by the learner exactly the way it was read or heard. The major practice involved in rote learning techniques is learning by repetition, based on the idea that one will be able to quickly recall the meaning of the material the more it is repeated. Rote learning is used in diverse areas, from mathematics to music to religion. Although it has been criticized by some schools of thought, rote learning is a necessity in many situations.

Meaningful learning


Meaningful learning refers to the concept that the learned knowledge (lets say a fact) is fully understood by the individual and that the individual knows how that specific fact relates to other stored facts (stored in your brain that is). For understanding this concept, it is good to contrast meaningful learning with the much less desirable, rote learning. Rote learning requires only that the individual rembers the information without any regard for understanding, in other words learning by rote allows the individual to recite facts without truely understanding them. Meaningful learning, on the other hand, implies there is a comprehensive knowledge of the context of the facts learned.

Informal learning



Informal learning occurs through the experience of day-to-day situations (for example, one would learn to look ahead while walking because of the danger inherent in not paying attention to where one is going). It is learning from life, during a meal at table with parents, play
Play (activity)
Play is a term employed in ethology and psychology to describe to a range of voluntary, intrinsically motivated activities normally associated with pleasure and enjoyment...

, exploring, etc.

Formal learning




Formal learning is learning that takes place within a teacher-student relationship, such as in a school system.

Nonformal learning



Nonformal learning is organized learning outside the formal learning system. For example: learning by coming together with people with similar interests and exchanging viewpoints, in clubs or in (international) youth organizations, workshops.

Nonformal learning and combined approaches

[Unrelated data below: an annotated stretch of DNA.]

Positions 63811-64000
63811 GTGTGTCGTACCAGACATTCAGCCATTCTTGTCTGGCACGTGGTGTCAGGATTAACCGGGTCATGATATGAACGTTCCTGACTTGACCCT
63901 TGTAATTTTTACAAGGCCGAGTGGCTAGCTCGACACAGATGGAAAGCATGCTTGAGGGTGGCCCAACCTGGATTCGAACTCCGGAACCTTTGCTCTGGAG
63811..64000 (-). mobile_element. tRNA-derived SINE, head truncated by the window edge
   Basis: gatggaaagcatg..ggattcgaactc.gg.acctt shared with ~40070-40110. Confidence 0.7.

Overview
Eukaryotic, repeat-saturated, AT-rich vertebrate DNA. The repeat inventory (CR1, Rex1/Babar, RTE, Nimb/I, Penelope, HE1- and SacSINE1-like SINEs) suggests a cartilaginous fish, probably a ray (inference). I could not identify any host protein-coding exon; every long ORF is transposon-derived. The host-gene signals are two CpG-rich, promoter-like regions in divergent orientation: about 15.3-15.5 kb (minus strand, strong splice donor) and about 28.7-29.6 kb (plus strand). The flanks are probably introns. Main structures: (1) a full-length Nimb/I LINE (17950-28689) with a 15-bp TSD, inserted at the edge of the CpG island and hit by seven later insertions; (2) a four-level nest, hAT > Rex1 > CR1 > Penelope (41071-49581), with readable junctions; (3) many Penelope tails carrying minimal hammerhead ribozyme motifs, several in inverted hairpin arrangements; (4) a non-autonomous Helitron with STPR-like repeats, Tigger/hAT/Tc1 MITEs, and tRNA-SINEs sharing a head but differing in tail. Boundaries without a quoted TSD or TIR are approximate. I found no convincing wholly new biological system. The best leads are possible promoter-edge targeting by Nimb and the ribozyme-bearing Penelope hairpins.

The educational system may use a combination of formal, informal, and nonformal learning methods. The UN and EU recognize these different forms of learning (cf. links below). In some schools students can get points that count in the formal-learning systems if they get work done in informal-learning circuits. They may be given time to assist international youth workshops and training courses, on the condition they prepare, contribute, share and can prove this offered valuable new insight, helped to acquire new skills, a place to get experience in organizing, teaching, etc.

In order to learn a skill, such as solving a Rubik's cube
Rubik's Cube
Rubik's Cube is a 3-D mechanical puzzle invented in 1974 by Hungarian sculptor and professor of architecture Ernő Rubik.Originally called the "Magic Cube", the puzzle was licensed by Rubik to be sold by Ideal Toy Corp. in 1980 and won the German Game of the Year special award for Best Puzzle that...

 quickly, several factors come into play at once:
  • Directions help one learn the patterns of solving a Rubik's cube.
  • Practicing the moves repeatedly and for extended time helps with "muscle memory" and therefore speed.
  • Thinking critically about moves helps find shortcuts, which in turn helps to speed up future attempts.
  • The Rubik's cube's six colors help anchor solving it within the head.
    • Occasionally revisiting the cube helps prevent negative learning or loss of skill.

Tangential learning


Tangential learning is the process by which people will self-educate if a topic is exposed to them in a context that they already enjoy. For example, after playing a music-based video game, some people may be motivated to learn how to play a real instrument, or after watching a TV show that references Faust and Lovecraft, some people may be inspired to read the original work.

Dialogic learning



Dialogic learning is a type of learning based on dialogue.